For people once described by David Cameron as “fruitcakes and loonies and closet racists, mostly” (I’ve always savored that sly “mostly”), the members of UKIP—the euroskeptic United Kingdom Independence Party—gathered in Birmingham last month for their annual conference were a bright, friendly, and refreshingly normal bunch.
They were also surprisingly upbeat. The euro—that Freddy Krueger of currencies—remains as indestructible as it is destructive, and José Manuel Barroso, the president of the European Commission, is openly using the once-taboo F-word, pressing for transformation of the EU into a “federation of nation-states.” But never mind all that, the cheerfully determined folk at the conference reckoned that events were moving their way. UKIP, said its leader, the indispensable, charismatic, and hugely entertaining Nigel Farage, is “a party in a very good mood.”
Indeed it is, and why not? Nearly two decades after its founding in 1993, UKIP has come a very long way, despite bouts of internecine strife, a series of scandals, serial eccentricity, and a collection of electoral disasters that would have made even Harold Stassen pause. As Farage explained to the conference, things had been a “bit shambolic” in the past, a confession that was no revelation.
Thanks to the EU, and in more ways than one, this dismal state of affairs has been changing. The relentless intrusions of Brussels into everyday British life have sustained a market for UKIP’s ideas in a nation that was never europhile to start with. And one shocking continental innovation—proportional representation—has given UKIP a position unimaginable under Britain’s first-past-the-post voting system.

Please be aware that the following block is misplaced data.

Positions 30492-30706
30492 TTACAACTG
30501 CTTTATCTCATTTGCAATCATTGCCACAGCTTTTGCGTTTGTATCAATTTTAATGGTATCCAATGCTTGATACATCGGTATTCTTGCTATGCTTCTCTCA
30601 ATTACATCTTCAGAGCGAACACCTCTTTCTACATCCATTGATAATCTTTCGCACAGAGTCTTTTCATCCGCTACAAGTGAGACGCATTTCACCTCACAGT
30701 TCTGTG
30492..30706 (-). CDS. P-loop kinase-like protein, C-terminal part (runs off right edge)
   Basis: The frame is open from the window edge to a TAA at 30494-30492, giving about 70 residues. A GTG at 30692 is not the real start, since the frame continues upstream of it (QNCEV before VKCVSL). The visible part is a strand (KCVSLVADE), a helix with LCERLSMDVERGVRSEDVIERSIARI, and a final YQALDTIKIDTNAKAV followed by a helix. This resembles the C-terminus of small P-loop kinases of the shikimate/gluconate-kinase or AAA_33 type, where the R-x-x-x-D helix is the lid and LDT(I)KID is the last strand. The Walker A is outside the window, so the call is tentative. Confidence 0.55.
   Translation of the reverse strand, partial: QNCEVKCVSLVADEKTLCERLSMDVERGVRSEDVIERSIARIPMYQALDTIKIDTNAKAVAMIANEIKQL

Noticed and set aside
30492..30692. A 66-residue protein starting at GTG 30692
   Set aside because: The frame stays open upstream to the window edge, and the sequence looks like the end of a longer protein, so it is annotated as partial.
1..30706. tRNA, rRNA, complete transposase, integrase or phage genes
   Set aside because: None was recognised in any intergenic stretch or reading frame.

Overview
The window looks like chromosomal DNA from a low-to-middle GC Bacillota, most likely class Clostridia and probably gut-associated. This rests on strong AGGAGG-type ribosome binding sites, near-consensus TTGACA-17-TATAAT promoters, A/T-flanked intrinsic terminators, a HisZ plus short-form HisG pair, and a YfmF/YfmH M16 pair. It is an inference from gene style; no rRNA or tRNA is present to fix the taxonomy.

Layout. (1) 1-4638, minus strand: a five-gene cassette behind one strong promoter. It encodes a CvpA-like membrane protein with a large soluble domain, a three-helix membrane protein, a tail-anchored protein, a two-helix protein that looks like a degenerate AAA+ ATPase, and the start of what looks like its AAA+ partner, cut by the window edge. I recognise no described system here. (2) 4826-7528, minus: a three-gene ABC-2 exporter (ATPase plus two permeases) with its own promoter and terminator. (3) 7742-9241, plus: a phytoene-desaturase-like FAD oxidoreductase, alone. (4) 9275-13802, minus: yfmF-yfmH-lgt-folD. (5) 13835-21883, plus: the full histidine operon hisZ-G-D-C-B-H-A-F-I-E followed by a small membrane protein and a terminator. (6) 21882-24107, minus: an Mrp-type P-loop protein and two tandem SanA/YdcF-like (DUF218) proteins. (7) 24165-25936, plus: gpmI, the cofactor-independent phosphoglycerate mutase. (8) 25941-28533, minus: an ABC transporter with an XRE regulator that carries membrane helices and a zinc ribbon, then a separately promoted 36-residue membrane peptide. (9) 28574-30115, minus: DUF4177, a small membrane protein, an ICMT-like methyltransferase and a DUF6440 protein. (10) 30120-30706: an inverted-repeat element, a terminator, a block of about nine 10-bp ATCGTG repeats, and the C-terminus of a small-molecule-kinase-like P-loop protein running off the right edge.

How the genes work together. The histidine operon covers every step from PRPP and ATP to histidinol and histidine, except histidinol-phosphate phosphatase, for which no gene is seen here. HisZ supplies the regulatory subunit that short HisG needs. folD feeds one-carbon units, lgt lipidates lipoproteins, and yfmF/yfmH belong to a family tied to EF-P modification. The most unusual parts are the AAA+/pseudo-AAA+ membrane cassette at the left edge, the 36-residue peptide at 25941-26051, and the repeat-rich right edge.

The mathematics of first-past-the-post are brutal for upstart political parties, except in areas where they can find concentrated support such as that enjoyed by nationalists in Scotland and Wales. The Liberal Democrats took 23 percent of the vote in the 2010 election, but only 57 seats in the 650-member House of Commons. UKIP fared even worse, winning 3 percent of the popular vote and taking no seats at all.
Such results feed upon themselves. The electorate shies away from casting votes that will be wasted—or worse. Much of UKIP’s support comes from formerly die-hard Tories, and many more of that growing tribe would follow their lead were it not for their (justifiable) fear of splitting the right-wing vote and letting the left slip in through the middle. As it is, defections to UKIP probably cost the Conservatives some 20 seats—and an absolute majority—in the 2010 election. The Tories thus ended up in a coalition government with the euromaniacal Liberal Democrats, an irony lost on few and a strong disincentive for many potential UKIP voters to slip the Tory leash. And UKIP hasn’t done much better in local elections. It has just a handful of councilors and supreme power only in the Cambridgeshire town of Ramsey (population 6,000).
Thanks to proportional representation, worries about wasted or counter-productive votes have not been such an issue in elections to the EU’s Potemkin parliament. The few concerns have been further diluted by the suspicion—not quite as justified as in the past—that the world’s only commuting legislature (as a result of some ancient compromise, it sits in both Brussels and Strasbourg) counts for very little. UKIP celebrated the election of its first three members of the European parliament in 1999. Five years later, UKIP came third with 16.1 percent of the vote and 12 MEPs. In 2009 it overtook the governing Labour party, grabbing 16.5 percent of the poll and a haul of 13 seats out of a British total of 72. UKIP’s leadership is convinced the party has a good chance of coming out on top in the 2014 EU elections.
The very nature of a European election makes it an obvious vehicle for a protest against the Brussels oligarchy. That fact, combined with a typically low turnout (in 2009 an unimpressive 34 percent of the British electorate), means that those percentages overstate UKIP’s real backing. Nevertheless the prospect of UKIP topping the euro-poll in 2014—and the momentum that would come with it—must worry David Cameron, facing a national election the following year.